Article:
A resident of Luckey Road expressed frustration Tuesday with the clean-up of a diesel fuel spill last month near his home in Lake Township.

Kirk Lathrop told the township trustees he questioned whether only 20 gallons was spilled from a pipeline operated by Buckeye Pipeline.

A faulty valve was cited as the reason for the spill.

Lathrop said the situation, as overseen by the Ohio Environmental Protection Agency, in effect, let the pipeline company “police itself.”

“What will we do if there is something in the wells?” he asked.

He said he had little confidence in the well testing conducted by a lab retained by Buckeye Pipeline.

The Wood County Health Department also conducted testing of wells at a few residences.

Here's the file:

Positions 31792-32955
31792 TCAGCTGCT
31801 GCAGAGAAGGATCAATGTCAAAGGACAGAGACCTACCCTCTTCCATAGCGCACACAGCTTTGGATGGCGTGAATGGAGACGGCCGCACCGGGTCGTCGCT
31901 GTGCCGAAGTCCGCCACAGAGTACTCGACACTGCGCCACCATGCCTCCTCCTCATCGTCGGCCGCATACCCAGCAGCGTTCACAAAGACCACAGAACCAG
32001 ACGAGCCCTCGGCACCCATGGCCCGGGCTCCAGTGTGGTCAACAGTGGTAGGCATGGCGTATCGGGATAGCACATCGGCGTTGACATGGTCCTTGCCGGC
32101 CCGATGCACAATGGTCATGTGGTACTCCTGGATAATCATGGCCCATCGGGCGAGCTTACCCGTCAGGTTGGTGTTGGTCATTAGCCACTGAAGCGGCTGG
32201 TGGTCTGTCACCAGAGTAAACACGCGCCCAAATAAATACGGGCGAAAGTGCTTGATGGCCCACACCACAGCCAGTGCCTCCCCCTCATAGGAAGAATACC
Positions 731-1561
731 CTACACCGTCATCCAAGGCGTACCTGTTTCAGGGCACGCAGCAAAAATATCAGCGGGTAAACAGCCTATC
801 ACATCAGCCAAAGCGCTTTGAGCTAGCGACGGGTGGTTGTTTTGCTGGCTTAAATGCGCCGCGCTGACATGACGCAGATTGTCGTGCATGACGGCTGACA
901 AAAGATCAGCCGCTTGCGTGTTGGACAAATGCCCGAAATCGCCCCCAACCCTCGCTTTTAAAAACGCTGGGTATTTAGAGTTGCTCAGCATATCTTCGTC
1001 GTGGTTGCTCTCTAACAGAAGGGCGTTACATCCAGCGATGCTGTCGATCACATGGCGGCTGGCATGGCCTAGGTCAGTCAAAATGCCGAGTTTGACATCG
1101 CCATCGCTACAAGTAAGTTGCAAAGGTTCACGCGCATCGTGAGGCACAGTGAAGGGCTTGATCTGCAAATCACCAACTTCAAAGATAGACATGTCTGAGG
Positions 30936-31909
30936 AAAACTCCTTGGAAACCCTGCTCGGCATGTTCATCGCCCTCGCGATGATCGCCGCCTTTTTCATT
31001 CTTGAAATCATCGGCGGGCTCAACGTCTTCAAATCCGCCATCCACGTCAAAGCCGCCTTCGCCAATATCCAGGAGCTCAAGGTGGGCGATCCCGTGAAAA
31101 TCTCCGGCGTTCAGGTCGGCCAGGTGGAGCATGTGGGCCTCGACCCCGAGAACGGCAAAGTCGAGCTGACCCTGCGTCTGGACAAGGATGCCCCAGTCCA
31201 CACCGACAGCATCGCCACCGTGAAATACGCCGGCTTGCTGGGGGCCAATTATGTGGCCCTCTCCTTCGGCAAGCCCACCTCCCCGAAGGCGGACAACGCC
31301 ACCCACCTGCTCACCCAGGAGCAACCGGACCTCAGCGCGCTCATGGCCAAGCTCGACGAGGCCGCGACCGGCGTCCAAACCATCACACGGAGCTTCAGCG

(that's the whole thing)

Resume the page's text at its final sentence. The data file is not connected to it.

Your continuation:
Fire Chief Bruce Moritz said he hoped to soon have more information about the spill from the EPA and about fuel being found in a ditch along Latcha Road. A rail company had already deployed clean-up equipment in the ditch when he contacted the EPA, Moritz said.

The trustees agreed to provide Lathrop and his neighbors with bottled until they were confident their wells were safe.

In other business, the trustees agreed to renew the administrative/police chief position for Mark Hummer for another five years.

The renewal went into effect April 1 and will include his current salary, subject to a yearly review by the trustees.

Northwood City Administrator Bob Anderson and Zoning/Economic Development Director Kimberly Vaculik have met with the Northwestern Water & Sewer District to discuss plans for a proposed sanitary sewer overflow storage tank between Curtice Road and Wise Street to look for ways to make it more aesthetically pleasing to the public.